Battered Expectations

Do baseballs obey the conventional laws of physics?

To accurately predict where and when the eye will reacquire the horsehide target, the brain needs position information. As the ball travels toward the batter, its image on the retina gets bigger, and we are very good at translating that change in size into a time of arrival for the ball. For a fastball taking about two-fifths of a second to travel to the plate, the average person can predict its time of flight to within twenty-five thousandths of a second. Although impressively close, that spread in timing would result in a spray of foul balls and misses; there is only a window of plus or minus nine-thousandths of a second for fair balls. Bahill has shown the pros do considerably better at this timing task, estimating the time of arrival to within plus or minus five-thousandths of a second.

It’s an oddity of the way our visual system works that batters can accurately model the “when” of the ball’s arrival by directly observing it, but the “where” is another matter. That variable depends on knowing things that are hard to estimate visually: the ball’s distance from the batter, and the rate and direction of its spin. To put these parameters into a mental model, the batter relies on cues such as the pattern of the moving ball’s gray-and-red blur (different angles of spin look different); the posture of the pitcher, especially his arm and hand; the point at which the pitcher releases the ball; and expectations of ball speed derived from previous pitches. Herein lies the secret to that hoppin’ fastball.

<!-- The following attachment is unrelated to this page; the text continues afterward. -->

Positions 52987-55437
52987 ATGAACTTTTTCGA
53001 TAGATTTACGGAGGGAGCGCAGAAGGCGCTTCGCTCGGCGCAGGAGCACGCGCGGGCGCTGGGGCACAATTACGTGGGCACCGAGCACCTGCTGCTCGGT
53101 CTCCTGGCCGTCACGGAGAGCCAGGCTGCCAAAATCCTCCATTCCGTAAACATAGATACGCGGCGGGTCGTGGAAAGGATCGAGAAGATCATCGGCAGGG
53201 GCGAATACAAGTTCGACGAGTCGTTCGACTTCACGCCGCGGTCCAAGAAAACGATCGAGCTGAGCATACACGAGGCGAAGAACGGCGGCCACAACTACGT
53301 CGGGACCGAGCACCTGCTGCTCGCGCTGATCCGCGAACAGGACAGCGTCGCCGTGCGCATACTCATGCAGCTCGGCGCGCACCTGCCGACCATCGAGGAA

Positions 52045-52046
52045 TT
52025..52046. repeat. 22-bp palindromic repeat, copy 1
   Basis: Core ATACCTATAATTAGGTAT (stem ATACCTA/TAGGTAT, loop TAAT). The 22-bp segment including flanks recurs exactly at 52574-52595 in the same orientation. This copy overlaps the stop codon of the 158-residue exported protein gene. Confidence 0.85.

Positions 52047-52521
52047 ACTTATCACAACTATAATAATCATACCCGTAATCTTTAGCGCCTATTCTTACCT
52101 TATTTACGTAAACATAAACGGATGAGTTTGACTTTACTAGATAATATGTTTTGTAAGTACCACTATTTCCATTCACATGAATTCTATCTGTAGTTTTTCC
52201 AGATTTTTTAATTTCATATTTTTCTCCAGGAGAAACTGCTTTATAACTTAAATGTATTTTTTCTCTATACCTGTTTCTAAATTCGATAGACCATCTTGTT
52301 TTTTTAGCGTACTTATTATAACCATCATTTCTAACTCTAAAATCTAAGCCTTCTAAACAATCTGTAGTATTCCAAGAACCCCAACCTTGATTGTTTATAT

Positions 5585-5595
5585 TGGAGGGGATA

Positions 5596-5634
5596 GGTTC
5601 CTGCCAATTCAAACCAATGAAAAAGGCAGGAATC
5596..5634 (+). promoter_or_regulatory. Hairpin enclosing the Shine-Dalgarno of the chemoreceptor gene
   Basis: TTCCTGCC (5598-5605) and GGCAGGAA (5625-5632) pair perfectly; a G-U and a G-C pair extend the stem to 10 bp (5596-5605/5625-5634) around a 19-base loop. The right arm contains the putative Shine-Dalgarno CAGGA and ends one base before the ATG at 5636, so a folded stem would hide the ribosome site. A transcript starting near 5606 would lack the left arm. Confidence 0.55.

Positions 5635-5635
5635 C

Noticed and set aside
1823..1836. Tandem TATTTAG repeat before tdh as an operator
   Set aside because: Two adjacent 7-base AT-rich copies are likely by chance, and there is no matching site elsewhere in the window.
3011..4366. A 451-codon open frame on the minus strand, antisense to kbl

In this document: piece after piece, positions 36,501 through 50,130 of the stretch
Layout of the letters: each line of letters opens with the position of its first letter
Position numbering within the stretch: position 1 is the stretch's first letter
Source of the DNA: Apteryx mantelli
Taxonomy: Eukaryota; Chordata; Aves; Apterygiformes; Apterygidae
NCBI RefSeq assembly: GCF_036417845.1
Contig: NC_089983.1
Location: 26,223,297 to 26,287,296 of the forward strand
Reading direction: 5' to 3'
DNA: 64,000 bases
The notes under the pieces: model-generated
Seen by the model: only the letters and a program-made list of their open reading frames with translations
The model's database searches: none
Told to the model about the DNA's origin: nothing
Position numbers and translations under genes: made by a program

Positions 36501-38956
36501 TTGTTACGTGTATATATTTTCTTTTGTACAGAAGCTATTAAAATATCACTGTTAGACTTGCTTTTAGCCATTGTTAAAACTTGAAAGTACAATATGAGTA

If the pitcher can fool the batter about the speed of the pitch, even just a little bit, the effect is a startling difference between where the batter expects the ball and where it actually appears. For example, a few ninety-mile-an-hour fastballs set up the batter to expect more of the same heaters. If the next pitch is 5.5 percent faster, at ninety-five miles per hour, the ball will appear at its point of impact with the bat three inches above where the slower pitch would have. A batter using a mental model to follow the ball perceives that as a sudden leap upwards as the ball comes back into his region of focus.

That perceptual jump can also explain the phenomenon of the diving curve. While a curve ball certainly does curve, there is a particular pitch that appears to the batter to behave quite badly. Players often say “that one rolled off a table” to describe a ball that drops, or “breaks hard,” just before the plate. Bahill and his colleagues report that in this case, the pitcher has fooled the batter into thinking the ball is moving faster than it is, leading to a perceptual drop when the ball appears below where the batter expects it.

Faced with such deceit, maybe batters would be better off just closing their eyes. Then again, if they keep them open, they can learn the specific tricks a pitcher employs to throw off their clear perception of the ball’s flight. That could explain why some hurlers have great success early in their careers, but then lose their mystique as batters catch on to them.

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